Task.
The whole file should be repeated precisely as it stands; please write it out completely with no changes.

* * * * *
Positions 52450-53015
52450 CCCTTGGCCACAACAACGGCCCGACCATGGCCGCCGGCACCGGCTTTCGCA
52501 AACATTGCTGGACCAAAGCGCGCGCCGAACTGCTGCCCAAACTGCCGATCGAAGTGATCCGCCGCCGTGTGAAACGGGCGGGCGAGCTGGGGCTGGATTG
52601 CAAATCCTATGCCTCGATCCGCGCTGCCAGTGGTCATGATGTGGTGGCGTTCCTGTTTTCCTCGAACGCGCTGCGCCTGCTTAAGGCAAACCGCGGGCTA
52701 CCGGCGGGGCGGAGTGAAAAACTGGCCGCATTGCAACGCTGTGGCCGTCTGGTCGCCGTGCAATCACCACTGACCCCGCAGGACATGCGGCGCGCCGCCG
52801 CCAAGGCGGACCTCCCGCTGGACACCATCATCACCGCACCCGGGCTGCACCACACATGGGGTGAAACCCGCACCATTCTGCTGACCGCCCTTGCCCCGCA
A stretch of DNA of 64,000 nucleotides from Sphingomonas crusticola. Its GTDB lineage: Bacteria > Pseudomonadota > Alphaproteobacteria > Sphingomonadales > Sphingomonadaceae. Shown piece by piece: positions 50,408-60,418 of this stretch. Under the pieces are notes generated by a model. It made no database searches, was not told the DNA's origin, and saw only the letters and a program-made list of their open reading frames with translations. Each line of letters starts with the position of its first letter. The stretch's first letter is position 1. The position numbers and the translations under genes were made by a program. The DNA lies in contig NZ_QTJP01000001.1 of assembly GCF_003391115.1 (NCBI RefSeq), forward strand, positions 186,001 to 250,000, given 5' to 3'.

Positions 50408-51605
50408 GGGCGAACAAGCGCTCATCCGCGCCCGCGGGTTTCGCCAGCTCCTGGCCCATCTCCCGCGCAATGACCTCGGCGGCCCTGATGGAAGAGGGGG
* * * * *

Positions 52450-53015
52450 CCCTTGGCCACAACAACGGCCCGACCATGGCCGCCGGCACCGGCTTTCGCA
52501 AACATTGCTGGACCAAAGCGCGCGCCGAACTGCTGCCCAAACTGCCGATCGAAGTGATCCGCCGCCGTGTGAAACGGGCGGGCGAGCTGGGGCTGGATTG
52601 CAAATCCTATGCCTCGATCCGCGCTGCCAGTGGTCATGATGTGGTGGCGTTCCTGTTTTCCTCGAACGCGCTGCGCCTGCTTAAGGCAAACCGCGGGCTA
52701 CCGGCGGGGCGGAGTGAAAAACTGGCCGCATTGCAACGCTGTGGCCGTCTGGTCGCCGTGCAATCACCACTGACCCCGCAGGACATGCGGCGCGCCGCCG
52801 CCAAGGCGGACCTCCCGCTGGACACCATCATCACCGCACCCGGGCTGCACCACACATGGGGTGAAACCCGCACCATTCTGCTGACCGCCCTTGCCCCGCA
A stretch of DNA of 64,000 nucleotides from Sphingomonas crusticola. Its GTDB lineage: Bacteria > Pseudomonadota > Alphaproteobacteria > Sphingomonadales > Sphingomonadaceae. Shown piece by piece: positions 50,408-60,418 of this stretch. Under the pieces are notes generated by a model. It made no database searches, was not told the DNA's origin, and saw only the letters and a program-made list of their open reading frames with translations. Each line of letters starts with the position of its first letter. The stretch's first letter is position 1. The position numbers and the translations under genes were made by a program. The DNA lies in contig NZ_QTJP01000001.1 of assembly GCF_003391115.1 (NCBI RefSeq), forward strand, positions 186,001 to 250,000, given 5' to 3'.

Positions 50408-51605
50408 GGGCGAACAAGCGCTCATCCGCGCCCGCGGGTTTCGCCAGCTCCTGGCCCATCTCCCGCGCAATGACCTCGGCGGCCCTGATGGAAGAGGGGG